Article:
“They see,” he went on, “that no matter what they do this tight little island won’t turn turtle with them or spring a leak and go to the bottom with their wives and children.”
From this point the conversation took a special turn relating exclusively to sea-life. On that subject he got quickly in touch with Marlow who in his time had followed the sea. They kept up a lively exchange of reminiscences while I listened. They agreed that the happiest time in their lives was as youngsters in good ships, with no care in the world but not to lose a watch below when at sea and not a moment’s time in going ashore after work hours when in harbour. They agreed also as to the proudest moment they had known in that calling which is never embraced on rational and practical grounds, because of the glamour of its romantic associations. It was the moment when they had passed successfully their first examination and left the seamanship Examiner with the little precious slip of blue paper in their hands.
“That day I wouldn’t have called the Queen my cousin,” declared our new acquaintance enthusiastically.
At that time the Marine Board examinations took place at the St. Katherine’s Dock House on Tower Hill, and he informed us that he had a special affection for the view of that historic locality, with the Gardens to the left, the front of the Mint to the right, the miserable tumble-down little houses farther away, a cabstand, boot-blacks squatting on the edge of the pavement and a pair of big policemen gazing with an air of superiority at the doors of the Black Horse public-house across the road. This was the part of the world, he said, his eyes first took notice of, on the finest day of his life. He had emerged from the main entrance of St. Katherine’s Dock House a full-fledged second mate after the hottest time of his life with Captain R-, the most dreaded of the three seamanship Examiners who at the time were responsible for the merchant service officers qualifying in the Port of London.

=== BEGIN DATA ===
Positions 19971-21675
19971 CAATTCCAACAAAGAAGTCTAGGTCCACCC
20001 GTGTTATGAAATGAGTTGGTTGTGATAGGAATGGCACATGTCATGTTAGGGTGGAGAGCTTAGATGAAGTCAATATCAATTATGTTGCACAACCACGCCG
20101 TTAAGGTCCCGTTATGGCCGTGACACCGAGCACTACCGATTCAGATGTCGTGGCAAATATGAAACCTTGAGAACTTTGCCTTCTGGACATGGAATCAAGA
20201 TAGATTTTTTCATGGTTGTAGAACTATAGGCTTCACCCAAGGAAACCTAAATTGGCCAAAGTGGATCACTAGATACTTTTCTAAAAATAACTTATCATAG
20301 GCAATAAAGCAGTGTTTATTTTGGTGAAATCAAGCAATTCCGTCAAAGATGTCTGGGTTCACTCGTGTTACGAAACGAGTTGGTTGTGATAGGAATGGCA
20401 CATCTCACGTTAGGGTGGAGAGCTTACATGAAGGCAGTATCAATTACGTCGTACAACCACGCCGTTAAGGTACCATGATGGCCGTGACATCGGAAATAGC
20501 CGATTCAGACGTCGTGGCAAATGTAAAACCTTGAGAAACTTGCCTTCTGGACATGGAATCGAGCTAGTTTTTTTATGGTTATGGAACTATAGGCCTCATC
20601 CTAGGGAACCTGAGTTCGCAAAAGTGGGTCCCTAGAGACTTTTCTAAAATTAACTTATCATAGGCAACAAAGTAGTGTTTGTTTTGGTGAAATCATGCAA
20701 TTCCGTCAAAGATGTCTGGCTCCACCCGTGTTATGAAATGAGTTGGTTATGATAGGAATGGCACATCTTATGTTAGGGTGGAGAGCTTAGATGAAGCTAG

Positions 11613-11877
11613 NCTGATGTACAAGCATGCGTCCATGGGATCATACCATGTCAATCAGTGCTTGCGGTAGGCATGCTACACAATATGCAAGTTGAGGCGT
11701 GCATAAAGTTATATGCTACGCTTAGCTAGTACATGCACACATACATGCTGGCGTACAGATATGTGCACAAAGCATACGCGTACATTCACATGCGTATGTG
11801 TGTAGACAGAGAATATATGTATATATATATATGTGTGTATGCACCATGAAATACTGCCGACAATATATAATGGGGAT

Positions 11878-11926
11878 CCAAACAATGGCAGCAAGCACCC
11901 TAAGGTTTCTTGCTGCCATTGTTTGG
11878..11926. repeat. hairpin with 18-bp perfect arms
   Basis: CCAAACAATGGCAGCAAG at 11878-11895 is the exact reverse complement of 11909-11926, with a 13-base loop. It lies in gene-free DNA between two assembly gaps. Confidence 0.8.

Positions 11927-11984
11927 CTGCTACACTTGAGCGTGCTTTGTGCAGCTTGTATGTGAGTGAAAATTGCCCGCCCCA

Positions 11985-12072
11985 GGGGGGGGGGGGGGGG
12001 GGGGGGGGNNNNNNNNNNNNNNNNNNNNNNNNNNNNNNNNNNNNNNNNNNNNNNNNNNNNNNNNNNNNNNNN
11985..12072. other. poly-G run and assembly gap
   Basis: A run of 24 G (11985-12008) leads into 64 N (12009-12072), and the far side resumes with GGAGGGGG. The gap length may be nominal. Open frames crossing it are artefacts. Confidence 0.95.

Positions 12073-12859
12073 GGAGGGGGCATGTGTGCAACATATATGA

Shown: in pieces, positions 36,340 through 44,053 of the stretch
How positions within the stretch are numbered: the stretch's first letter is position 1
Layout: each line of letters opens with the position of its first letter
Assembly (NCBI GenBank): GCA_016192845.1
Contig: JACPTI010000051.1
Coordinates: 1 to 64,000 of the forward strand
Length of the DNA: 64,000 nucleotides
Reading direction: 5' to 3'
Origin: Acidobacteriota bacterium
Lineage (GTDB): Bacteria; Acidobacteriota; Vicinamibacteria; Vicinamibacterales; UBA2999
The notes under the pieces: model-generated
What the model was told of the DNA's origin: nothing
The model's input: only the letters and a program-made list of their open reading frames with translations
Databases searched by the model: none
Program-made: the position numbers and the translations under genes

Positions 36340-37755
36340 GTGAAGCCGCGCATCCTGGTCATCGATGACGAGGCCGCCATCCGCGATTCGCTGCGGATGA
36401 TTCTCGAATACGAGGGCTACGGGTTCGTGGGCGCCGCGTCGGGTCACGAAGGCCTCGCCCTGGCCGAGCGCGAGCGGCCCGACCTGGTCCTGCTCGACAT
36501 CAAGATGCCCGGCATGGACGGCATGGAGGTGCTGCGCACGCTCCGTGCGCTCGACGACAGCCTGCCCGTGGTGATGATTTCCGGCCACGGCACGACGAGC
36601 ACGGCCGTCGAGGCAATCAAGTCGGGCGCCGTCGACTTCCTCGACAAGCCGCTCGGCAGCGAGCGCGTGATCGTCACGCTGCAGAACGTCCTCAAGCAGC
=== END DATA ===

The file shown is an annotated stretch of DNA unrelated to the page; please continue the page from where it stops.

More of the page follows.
“We all who were preparing to pass,” he said, “used to shake in our shoes at the idea of going before him. He kept me for an hour and a half in the torture chamber and behaved as though he hated me. He kept his eyes shaded with one of his hands. Suddenly he let it drop saying, “You will do!” Before I realised what he meant he was pushing the blue slip across the table. I jumped up as if my chair had caught fire.
“Thank you, sir,” says I, grabbing the paper.
“Good morning, good luck to you,” he growls at me.
“The old doorkeeper fussed out of the cloak-room with my hat. They always do. But he looked very hard at me before he ventured to ask in a sort of timid whisper: “Got through all right, sir?” For all answer I dropped a half-crown into his soft broad palm. “Well,” says he with a sudden grin from ear to ear, “I never knew him keep any of you gentlemen so long. He failed two second mates this morning before your turn came. Less than twenty minutes each: that’s about his usual time.”